9:00am (EST)

The other curve ball will be Friday.  The Unemployment Rate is due out and an uptick could cause panic as investors feel the recovery could be stalling.  If the number is flat or moves lower, it will help the bulls case for higher prices.  The problem is the market will be closed on Friday so we will have to wait until the following Monday to see how Wall Street reacts.  Followed by the start of earnings on Tuesday.

We are expecting a continued rally this week with Thursday being the wildcard. (4/1/12 Weekly Wrap, Monday Morning Outlook)…

The bulls got off to a solid start on Monday as they made another run towards our near-term fluff targets for the market (Dow 13,500; S&P 1,425-1,450; and Nasdaq 3,250).  Much of the momentum came from the prior week’s strong finish as the Dow traded up to 13,300 and closed at 13,264.  The S&P and Nasdaq hit fresh 52-week highs of 1,422 and 3,123, respectively.

There was a little follow through by Tech on Tuesday morning as the Nasdaq reached 3,128 but the other indexes were lagging heading into the FOMC meeting minutes.  Wall Street seemed a little hesitant to buy stocks ahead of the news despite Ben Bernanke’s comments on the possibility of further stimulus help during the prior week which sparked a rally to new highs.  Needless to say, the bulls were shocked when the minutes came out later in the day after hearing the Fed say it was “less inclined” to do another round of quantitative easing (QE).  This caused a pullback as all of the major indexes finished the session lower but still holding support.

Overseas markets took their cue from the U.S. and finished sharply lower on Wednesday which can be blamed for some of the continued weakness here at home.  This and the fact that Spain is now back in the picture after an uneventful bond auction earlier that morning.  Spain is a lot bigger than Greece so their debt crisis does matter and it showed.  The market fell 1% for the day with the Nasdaq falling 1.5%.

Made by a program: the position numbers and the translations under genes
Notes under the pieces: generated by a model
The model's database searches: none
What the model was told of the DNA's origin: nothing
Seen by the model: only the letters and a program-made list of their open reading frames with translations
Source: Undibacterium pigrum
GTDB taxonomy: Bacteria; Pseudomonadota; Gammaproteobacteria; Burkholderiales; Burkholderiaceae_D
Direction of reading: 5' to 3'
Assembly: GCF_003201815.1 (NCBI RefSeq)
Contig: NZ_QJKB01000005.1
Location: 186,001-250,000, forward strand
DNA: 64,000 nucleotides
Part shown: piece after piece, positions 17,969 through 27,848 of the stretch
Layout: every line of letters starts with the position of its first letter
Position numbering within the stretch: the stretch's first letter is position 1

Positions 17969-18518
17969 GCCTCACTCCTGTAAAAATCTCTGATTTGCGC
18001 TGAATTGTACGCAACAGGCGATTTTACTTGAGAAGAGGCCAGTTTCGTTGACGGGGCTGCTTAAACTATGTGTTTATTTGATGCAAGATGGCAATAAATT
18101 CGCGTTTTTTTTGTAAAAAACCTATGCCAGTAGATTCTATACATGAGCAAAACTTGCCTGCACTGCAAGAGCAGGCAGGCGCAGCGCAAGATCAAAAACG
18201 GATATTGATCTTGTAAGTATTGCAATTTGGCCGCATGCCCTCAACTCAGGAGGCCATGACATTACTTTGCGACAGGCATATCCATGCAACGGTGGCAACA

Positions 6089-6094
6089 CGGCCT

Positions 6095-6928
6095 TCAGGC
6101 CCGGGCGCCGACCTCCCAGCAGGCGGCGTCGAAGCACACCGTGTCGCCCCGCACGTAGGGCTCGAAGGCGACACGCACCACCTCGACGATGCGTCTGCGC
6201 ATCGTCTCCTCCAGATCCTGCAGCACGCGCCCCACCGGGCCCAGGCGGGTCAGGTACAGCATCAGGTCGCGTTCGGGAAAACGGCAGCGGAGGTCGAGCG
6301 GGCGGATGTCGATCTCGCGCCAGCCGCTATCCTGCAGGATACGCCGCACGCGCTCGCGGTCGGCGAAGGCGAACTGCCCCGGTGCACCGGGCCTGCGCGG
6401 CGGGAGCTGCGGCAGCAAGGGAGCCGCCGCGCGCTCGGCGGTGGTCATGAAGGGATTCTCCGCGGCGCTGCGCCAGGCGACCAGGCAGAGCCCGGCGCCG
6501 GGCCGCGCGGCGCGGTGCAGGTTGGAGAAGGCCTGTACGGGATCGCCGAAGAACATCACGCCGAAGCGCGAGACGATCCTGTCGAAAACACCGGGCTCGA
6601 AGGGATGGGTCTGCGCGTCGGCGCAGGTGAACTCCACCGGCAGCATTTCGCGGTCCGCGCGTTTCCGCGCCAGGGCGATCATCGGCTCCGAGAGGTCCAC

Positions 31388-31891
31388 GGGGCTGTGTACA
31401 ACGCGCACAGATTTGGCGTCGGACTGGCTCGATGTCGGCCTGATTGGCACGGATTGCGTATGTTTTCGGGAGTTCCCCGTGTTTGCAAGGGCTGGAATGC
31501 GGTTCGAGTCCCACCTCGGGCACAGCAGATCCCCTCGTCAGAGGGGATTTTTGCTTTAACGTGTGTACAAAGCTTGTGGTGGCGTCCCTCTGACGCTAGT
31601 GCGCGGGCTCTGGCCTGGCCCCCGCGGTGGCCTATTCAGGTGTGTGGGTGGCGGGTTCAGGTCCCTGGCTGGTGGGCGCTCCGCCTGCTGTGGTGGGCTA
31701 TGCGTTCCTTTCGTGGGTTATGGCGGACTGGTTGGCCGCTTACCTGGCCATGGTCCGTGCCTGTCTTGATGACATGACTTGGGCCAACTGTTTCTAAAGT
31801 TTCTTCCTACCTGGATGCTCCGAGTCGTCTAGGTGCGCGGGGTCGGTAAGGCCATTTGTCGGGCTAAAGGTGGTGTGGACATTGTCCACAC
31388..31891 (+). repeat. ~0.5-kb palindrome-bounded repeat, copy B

Futures were pointing towards a weak open on Thursday following the release of the Jobless Claims numbers which were better than the prior week but only because of revisions.  Initial claims came in at 357,000, which was down 6,000 from the previous week’s upwardly revised 363,000 claims.  The 4-week average fell over 4,000 to just below 362,000 but analysts were expecting a print of 355,000.  The figures are still at 4-year lows but Wall Street took it as a sign that initial claims could be on the up from February’s lows.  This made traders a little nervous ahead of Friday’s Nonfarm Payrolls and Unemployment Rate numbers which lead to a mixed session.  

Although the market was closed for Good Friday, we still went to the office and we still went through our usual pre-market morning rituals as we eagerly awaited the numbers.  Futures were slightly up heading into the reports but turned on a dime once they came out.  Make no mistake about it, they were absolutely atrocious. 

Nonfarm payrolls for March dropped to 120,000 versus expectations for 205,000.  It was the lowest jobs showing since October’s reading of 112,000.  The unemployment rate dipped to 8.2%, down from 8.3%, but only because another 165,000 people threw in the towel on finding a job. 

The news sent futures spiraling which were open until 9:15am (EST).  The Dow futures were down nearly 150 points to 12,830 while the S&P 500 futures fell 20 points to 1370.  The Nasdaq 100 got crushed for 30 points and stood at 2,720 going into the weekend. 

We did some chart work Thursday night that we will get to in a moment which clearly shows the break in the uptrend lines for the major indexes even before Friday’s headlines. 

We had a good feeling the market was going to be disappointed and we took the rest of the day off on Friday to celebrate because we have been preparing for a pullback.  We have been opening quite a few put option trades over the last week or two to take advantage of a possible pullback, including one on Thursday, and if things hold up, our subscribers will be loving the open today despite a possible 1%+ decline.

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